Development of a smart camera system on an FPGA

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Montana State University - Bozeman, College of Engineering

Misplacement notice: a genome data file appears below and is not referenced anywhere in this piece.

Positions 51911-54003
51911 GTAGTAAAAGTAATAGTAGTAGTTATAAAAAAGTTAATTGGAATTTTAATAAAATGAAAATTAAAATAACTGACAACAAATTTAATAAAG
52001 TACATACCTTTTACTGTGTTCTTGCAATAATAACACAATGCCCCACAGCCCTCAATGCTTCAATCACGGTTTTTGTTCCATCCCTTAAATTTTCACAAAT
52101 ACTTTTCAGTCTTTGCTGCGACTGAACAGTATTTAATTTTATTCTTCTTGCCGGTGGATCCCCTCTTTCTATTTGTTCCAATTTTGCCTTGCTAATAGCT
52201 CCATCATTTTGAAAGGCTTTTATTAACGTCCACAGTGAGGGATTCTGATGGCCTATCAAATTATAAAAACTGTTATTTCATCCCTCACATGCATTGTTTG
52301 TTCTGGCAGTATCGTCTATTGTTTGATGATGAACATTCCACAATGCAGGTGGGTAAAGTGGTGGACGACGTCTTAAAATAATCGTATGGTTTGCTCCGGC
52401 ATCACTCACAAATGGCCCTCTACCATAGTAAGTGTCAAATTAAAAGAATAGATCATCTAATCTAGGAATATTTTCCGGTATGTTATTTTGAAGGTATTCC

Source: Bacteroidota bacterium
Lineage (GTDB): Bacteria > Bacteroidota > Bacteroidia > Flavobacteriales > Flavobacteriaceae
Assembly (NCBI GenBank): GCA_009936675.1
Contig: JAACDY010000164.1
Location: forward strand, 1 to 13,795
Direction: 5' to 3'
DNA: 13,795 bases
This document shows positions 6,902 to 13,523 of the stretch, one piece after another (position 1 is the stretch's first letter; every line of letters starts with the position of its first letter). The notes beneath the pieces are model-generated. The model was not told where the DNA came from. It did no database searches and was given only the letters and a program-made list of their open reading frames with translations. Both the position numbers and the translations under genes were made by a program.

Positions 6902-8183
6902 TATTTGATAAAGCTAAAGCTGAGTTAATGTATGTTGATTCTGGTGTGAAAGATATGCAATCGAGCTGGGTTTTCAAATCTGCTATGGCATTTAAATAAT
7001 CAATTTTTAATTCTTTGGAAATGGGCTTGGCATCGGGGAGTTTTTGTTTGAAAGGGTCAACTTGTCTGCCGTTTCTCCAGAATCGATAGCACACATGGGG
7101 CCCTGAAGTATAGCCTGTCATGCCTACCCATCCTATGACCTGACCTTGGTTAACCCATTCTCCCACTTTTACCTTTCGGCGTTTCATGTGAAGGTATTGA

In recent years, hyperspectral cameras have been appearing in many applications that need more information than what conventional color cameras can provide. A hyperspectral camera is able to capture data ranging in wavelengths from the visible spectrum all the way into the infrared. In this way, it is able to 'see' hundreds of colors, much more than the human eye or any standard camera that typically uses only 3 spectral values (corresponding to the standard red, green, and blue colors). Due to the large amount of data that these cameras can generate at increasingly faster frame rates, conventional computers are not able to perform all the necessary processing in real-time. Because of this limitation, a new system is needed to perform the image processing. This master's thesis is meant to contribute to the development of a smart camera targeted for hyperspectral image processing using a Field Programmable Gate Array (FPGA) and object sorting with a prototype waterfall system. Through the use of a Hardware Description Language (HDL), a currently used image processing algorithm has been implemented to classify pixels. Additionally, design and test of an architecture for full object classification has been developed for the FPGA. High-speed transceivers are used to move data between multiple FPGA development boards. When paired with a hyperspectral camera and a monochrome line scan camera, this prototype system is capable of scanning objects in freefall and deciding within milliseconds whether or not to keep the object. This decision will dictate the action of air jets to displace unwanted objects. This full system is potentially of interest to small businesses or farms as it will enable farmers to perform their own premium bulk sorting in a cost effective manner.




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